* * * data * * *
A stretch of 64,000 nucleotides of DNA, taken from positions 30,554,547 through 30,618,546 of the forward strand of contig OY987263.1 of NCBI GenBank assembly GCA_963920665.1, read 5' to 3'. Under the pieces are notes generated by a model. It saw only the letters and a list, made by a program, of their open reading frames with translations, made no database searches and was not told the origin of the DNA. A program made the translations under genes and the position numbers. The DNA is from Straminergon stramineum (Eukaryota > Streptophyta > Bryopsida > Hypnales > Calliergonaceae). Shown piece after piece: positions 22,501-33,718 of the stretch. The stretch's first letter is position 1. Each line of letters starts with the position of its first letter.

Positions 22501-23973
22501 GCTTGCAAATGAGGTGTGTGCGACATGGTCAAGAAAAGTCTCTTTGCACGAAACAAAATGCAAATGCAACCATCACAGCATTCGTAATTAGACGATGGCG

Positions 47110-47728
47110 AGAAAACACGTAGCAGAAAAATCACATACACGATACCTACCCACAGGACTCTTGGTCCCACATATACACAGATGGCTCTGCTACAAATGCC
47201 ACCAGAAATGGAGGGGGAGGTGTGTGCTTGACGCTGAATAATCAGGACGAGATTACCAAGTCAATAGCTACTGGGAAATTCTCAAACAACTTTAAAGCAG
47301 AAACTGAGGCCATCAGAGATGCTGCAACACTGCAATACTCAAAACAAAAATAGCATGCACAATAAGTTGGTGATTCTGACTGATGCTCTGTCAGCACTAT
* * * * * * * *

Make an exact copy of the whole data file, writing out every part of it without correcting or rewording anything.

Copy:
A stretch of 64,000 nucleotides of DNA, taken from positions 30,554,547 through 30,618,546 of the forward strand of contig OY987263.1 of NCBI GenBank assembly GCA_963920665.1, read 5' to 3'. Under the pieces are notes generated by a model. It saw only the letters and a list, made by a program, of their open reading frames with translations, made no database searches and was not told the origin of the DNA. A program made the translations under genes and the position numbers. The DNA is from Straminergon stramineum (Eukaryota > Streptophyta > Bryopsida > Hypnales > Calliergonaceae). Shown piece after piece: positions 22,501-33,718 of the stretch. The stretch's first letter is position 1. Each line of letters starts with the position of its first letter.

Positions 22501-23973
22501 GCTTGCAAATGAGGTGTGTGCGACATGGTCAAGAAAAGTCTCTTTGCACGAAACAAAATGCAAATGCAACCATCACAGCATTCGTAATTAGACGATGGCG

Positions 47110-47728
47110 AGAAAACACGTAGCAGAAAAATCACATACACGATACCTACCCACAGGACTCTTGGTCCCACATATACACAGATGGCTCTGCTACAAATGCC
47201 ACCAGAAATGGAGGGGGAGGTGTGTGCTTGACGCTGAATAATCAGGACGAGATTACCAAGTCAATAGCTACTGGGAAATTCTCAAACAACTTTAAAGCAG
47301 AAACTGAGGCCATCAGAGATGCTGCAACACTGCAATACTCAAAACAAAAATAGCATGCACAATAAGTTGGTGATTCTGACTGATGCTCTGTCAGCACTAT